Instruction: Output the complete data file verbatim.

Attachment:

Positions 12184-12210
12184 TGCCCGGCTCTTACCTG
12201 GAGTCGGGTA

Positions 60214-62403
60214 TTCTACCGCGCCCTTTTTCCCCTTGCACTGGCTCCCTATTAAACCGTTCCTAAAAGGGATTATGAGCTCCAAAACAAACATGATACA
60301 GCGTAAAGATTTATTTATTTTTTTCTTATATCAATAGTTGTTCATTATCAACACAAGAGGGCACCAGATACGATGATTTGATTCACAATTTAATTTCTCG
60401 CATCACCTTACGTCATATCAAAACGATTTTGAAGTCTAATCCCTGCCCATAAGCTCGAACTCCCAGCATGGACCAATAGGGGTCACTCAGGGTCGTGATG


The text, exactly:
Positions 12184-12210
12184 TGCCCGGCTCTTACCTG
12201 GAGTCGGGTA

Positions 60214-62403
60214 TTCTACCGCGCCCTTTTTCCCCTTGCACTGGCTCCCTATTAAACCGTTCCTAAAAGGGATTATGAGCTCCAAAACAAACATGATACA
60301 GCGTAAAGATTTATTTATTTTTTTCTTATATCAATAGTTGTTCATTATCAACACAAGAGGGCACCAGATACGATGATTTGATTCACAATTTAATTTCTCG
60401 CATCACCTTACGTCATATCAAAACGATTTTGAAGTCTAATCCCTGCCCATAAGCTCGAACTCCCAGCATGGACCAATAGGGGTCACTCAGGGTCGTGATG